Understanding foreign exchange markets is key to understanding the global financial system. Yet, a clear understanding of why and how foreign exchange illiquidity materialises is still missing. This column suggests that foreign exchange liquidity can be impaired in times of flight to quality and higher global risk, and that commonality increases in distressed markets.
There are more democracies in the world than non-democracies, but few of the democracies go beyond electoral competition. This column highlights the contrast between electoral democracies and liberal ones, that is, those that protect civil rights in addition to political and property rights. Liberal democracies are rare because the failure to protect minority rights is a common consequence of the emergence of democracy. They are especially uncommon in the developing world, where decolonisation and identity cleavages sparked social mobilisation.
Suboptimal behaviour has been discussed but has not been studied extensively empirically. This column argues that the February 2014 London Underground strike enabled a sizeable fraction of commuters to find better routes. Due to the strike, many commuters were forced to experiment and around 5% stuck with these new routes after the strike was over. The strike produced an overall net benefit. Commuters seem to ‘satisfice’ and under-experiment during normal times.
The 2014 decline in oil prices lowered short-run inflation. Before the Global Crisis, the medium-term correlation between oil prices and inflation was weak, but it has become much stronger since the onset of the Crisis. This column suggests that following the onset of the Crisis, inflation expectations reacted quite strongly to global demand conditions and oil supply shocks. The public’s belief in the ability of monetary authorities to stabilise inflation at the medium-term horizon has deteriorated.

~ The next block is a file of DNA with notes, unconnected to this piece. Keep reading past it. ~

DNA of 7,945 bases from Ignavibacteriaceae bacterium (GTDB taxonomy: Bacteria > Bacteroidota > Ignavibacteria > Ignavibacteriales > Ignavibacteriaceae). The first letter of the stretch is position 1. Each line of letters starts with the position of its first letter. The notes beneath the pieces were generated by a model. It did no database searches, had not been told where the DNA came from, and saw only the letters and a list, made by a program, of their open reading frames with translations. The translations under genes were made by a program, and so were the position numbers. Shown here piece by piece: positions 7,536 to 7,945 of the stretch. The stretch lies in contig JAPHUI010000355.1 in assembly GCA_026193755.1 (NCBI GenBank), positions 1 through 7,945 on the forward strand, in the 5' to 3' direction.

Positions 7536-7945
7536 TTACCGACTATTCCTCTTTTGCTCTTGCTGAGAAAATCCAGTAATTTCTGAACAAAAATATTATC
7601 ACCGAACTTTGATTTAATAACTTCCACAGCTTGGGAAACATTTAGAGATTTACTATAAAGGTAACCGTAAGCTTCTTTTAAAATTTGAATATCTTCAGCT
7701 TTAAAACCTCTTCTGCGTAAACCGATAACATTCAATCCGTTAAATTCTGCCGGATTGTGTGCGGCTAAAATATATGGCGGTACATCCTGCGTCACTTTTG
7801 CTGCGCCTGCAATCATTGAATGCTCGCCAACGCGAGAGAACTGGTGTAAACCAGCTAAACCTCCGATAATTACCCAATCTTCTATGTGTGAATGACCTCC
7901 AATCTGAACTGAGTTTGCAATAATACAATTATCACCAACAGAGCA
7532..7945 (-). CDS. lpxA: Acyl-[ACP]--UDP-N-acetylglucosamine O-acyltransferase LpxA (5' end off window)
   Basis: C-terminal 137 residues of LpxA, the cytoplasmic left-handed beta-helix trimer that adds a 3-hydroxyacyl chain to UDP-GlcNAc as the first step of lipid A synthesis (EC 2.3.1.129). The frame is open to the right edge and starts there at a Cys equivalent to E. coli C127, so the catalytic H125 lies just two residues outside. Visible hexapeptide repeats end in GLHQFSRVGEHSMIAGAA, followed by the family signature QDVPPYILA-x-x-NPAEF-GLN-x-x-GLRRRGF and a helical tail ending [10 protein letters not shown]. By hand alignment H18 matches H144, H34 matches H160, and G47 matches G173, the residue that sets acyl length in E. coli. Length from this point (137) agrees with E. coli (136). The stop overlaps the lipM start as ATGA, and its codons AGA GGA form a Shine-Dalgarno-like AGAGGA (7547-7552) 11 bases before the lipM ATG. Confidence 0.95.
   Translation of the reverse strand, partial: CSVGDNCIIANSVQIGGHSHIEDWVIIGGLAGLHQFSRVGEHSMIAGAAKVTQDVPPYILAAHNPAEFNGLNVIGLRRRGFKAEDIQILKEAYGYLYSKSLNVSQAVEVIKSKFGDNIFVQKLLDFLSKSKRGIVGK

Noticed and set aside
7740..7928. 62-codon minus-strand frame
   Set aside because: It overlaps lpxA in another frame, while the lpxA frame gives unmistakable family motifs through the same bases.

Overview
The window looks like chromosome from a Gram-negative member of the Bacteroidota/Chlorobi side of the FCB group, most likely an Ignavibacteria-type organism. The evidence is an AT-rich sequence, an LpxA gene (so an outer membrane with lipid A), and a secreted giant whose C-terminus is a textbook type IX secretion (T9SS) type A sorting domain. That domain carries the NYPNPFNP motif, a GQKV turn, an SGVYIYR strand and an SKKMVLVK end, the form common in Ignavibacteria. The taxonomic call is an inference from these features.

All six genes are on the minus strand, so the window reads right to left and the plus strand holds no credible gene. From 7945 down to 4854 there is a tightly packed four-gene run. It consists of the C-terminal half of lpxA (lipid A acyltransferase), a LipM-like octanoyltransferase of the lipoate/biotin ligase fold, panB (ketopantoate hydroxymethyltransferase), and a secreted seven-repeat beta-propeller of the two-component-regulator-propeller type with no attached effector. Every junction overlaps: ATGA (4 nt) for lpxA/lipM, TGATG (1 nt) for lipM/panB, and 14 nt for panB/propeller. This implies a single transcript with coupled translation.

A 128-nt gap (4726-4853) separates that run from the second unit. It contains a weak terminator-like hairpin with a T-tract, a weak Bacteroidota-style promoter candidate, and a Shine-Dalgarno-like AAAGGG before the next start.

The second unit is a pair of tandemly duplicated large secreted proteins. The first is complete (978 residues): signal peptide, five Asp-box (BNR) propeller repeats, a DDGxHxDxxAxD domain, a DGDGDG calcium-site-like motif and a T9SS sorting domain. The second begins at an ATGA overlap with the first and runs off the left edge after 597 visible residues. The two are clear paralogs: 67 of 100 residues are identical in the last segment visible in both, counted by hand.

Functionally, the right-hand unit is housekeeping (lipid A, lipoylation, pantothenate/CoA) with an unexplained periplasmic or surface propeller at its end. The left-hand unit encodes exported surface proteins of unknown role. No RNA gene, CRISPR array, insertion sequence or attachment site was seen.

The international climate negotiations have moved away from targets such as keeping warming below 2°C in favour of more realistic goals. This column presents new evidence on the economic impacts of climate change. The initial impacts of climate change on welfare might be positive, but in the long run the negative effects dominate, and will be substantially higher in poor countries. Poverty reduction therefore complements greenhouse gas emissions reduction as a means to reduce the impacts of climate change.
Does low volatility in financial markets mean that another financial crisis is more likely? And should we be worried when everything is OK? This column presents the first empirical results that find a strong validation of Minsky's hypothesis – obtained from 200 years of historical cross-sectional data – that low volatility increases the likelihood of a future financial crisis by increasing risk-taking.
With records of subjective wellbeing going back less than half a century, this column asks if we can know the impact of key past events on the happiness of our ancestors. It presents a new historical index that draws on millions of digitised books in the Google Books corpus of words using sentiment analysis. The index – which goes back to the 1776 US Declaration of Independence, 200 years earlier than any other index of happiness – makes it possible to analyse the historical drivers of happiness in France, Germany, Italy, Spain, the UK and the US.